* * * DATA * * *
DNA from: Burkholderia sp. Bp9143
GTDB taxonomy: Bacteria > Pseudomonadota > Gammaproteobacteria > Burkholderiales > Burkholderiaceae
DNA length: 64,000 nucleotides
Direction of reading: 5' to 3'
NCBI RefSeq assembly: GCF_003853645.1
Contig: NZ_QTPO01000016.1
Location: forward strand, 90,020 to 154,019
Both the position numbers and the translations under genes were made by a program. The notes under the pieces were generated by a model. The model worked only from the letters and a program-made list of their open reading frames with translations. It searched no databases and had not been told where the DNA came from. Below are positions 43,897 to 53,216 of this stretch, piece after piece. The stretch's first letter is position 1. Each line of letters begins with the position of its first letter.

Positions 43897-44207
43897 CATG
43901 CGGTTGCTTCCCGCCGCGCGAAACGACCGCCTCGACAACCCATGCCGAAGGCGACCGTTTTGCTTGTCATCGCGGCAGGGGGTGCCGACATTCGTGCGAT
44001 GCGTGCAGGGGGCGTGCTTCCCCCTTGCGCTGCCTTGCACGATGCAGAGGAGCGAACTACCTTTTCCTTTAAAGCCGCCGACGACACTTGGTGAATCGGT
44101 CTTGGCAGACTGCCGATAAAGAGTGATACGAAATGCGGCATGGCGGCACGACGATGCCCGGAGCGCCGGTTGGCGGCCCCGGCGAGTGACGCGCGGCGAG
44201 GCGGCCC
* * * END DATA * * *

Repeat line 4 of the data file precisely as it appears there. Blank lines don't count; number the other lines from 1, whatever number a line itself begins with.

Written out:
Direction of reading: 5' to 3'